One Week On #SSAmazingAchievements

By | September 10, 2014

It’s one week since T started at secondary school, the school we fought so long to get him into.

I chat to people and mention that we had to go to appeal, sit in front of that impartial panel (who had no idea who T was, or what he looked like until I showed them a photo) and put forward our case. We found out afterwards that 35 cases were heard and only 6 were successful, amazing eh?

People say “good for you, well done for taking it all the way” but we had good reason for doing so. T doesn’t have a statement, there’s these new procedures being implemented from children with SEN right through to 25 years and he won’t be included, a lot of children and young adults won’t, because they don’t have a statement. So, it was down to us, to ensure that he went to the right setting for him. A lot of his classmates have gone to the nearer secondary schools but they didn’t feel right for T, he needed somewhere smaller with a good community feel and ethos, somewhere he could feel at ease.

This latter requirement was evident when we visited the school, both as part of Open Evenings/Days and during the summer so that T could walk around and get his bearings whilst it was quieter (the extra visits promised by the SENco in year 6 never materialised, in fact she was extremely absent in any liaison) so I’m glad we did them.

It was always going to be the case that T would have to make use of the school coach service, something that isn’t cheap but it was a direct means of him getting there. The added bonus is that the stop is opposite D’s school, so I collect her and then we wait for T in the afternoon, I’d been pointing out the coach to her for months, even before we appealed so that she’d understand how the time after school would change.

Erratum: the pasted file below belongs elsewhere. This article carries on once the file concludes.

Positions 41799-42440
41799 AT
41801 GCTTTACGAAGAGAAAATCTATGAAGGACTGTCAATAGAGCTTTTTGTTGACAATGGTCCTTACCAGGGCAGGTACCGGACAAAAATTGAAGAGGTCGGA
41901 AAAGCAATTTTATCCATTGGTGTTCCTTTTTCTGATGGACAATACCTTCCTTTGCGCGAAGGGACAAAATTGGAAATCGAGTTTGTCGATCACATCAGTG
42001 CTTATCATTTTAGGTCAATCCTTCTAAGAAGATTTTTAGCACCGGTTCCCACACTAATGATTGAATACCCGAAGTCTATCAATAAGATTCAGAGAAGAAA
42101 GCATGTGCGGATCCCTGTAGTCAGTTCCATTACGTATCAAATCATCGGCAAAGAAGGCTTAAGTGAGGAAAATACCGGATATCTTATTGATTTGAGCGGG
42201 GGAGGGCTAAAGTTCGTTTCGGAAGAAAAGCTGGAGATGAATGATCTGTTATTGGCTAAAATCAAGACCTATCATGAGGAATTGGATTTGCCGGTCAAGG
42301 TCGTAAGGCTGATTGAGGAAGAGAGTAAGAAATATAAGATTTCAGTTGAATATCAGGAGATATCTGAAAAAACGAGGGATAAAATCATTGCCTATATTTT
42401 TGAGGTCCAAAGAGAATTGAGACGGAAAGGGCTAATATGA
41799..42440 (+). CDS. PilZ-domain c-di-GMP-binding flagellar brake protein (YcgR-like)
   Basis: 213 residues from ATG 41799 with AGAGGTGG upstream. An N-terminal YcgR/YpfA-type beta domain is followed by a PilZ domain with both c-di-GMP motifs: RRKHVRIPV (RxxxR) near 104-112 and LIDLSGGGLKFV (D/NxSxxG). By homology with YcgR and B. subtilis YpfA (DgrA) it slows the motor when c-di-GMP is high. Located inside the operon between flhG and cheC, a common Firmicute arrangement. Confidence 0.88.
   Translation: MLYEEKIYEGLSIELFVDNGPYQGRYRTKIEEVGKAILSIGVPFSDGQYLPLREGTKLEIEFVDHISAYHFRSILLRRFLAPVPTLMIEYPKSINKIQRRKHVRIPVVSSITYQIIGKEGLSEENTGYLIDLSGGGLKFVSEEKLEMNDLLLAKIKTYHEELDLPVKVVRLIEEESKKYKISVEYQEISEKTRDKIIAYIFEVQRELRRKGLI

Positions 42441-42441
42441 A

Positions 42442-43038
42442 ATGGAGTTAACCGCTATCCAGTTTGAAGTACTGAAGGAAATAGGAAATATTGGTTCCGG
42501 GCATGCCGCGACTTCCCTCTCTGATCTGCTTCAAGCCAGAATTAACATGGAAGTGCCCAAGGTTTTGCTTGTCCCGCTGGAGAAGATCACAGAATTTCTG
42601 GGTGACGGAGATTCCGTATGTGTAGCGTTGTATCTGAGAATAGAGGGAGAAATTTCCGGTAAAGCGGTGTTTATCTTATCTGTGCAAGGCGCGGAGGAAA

The morning though, is slightly different. T now has to leave at 7.45am to be at the coach stop for 8.05am, it’s a long day for him. I was very happy to walk with him in the morning if he wanted, but he decided (having considered how much slower D is and how she can suddenly get extremely scared by other people) that he’d walk himself.

The first morning Hubbie took him as the coaches weren’t running until later as the majority of school were starting at 10am, the second morning it was the start of the new routine.

T had tears in his eyes as he left (and so did I), it was something new, even though he’s walked that way with us hundreds of times, it was him, by himself.

The cats got confused as they normally follow us and one started to follow him and then looked back as if to say “what’s going on? Why aren’t you with him? Are you really letting this happen?!?” Yes Bitsey, we are.

And that’s how it now is, T sets off at 7.45am, usually moaning that the coach is never on time, but I know that the one time he’s complacent and leaves later, it will be.


A slightly hairy moment this morning when he came back tearful because he thought he didn’t have something (he did) and then he had to run to the stop but that might make him double-check his bag after I’ve packed it for him (yes, I know, I shouldn’t but he’s got so much change ATM that I feel like I’m helping).

Anyway, one week on and he is settling in really well. He’s coming home tired but positive, he’s chatting to people, he’s found “his seat” on the bus and is always pleased to see us waiting. He’s got to grips with tie-tying too.

I’m so proud of him and SO glad we appealed and didn’t give up!


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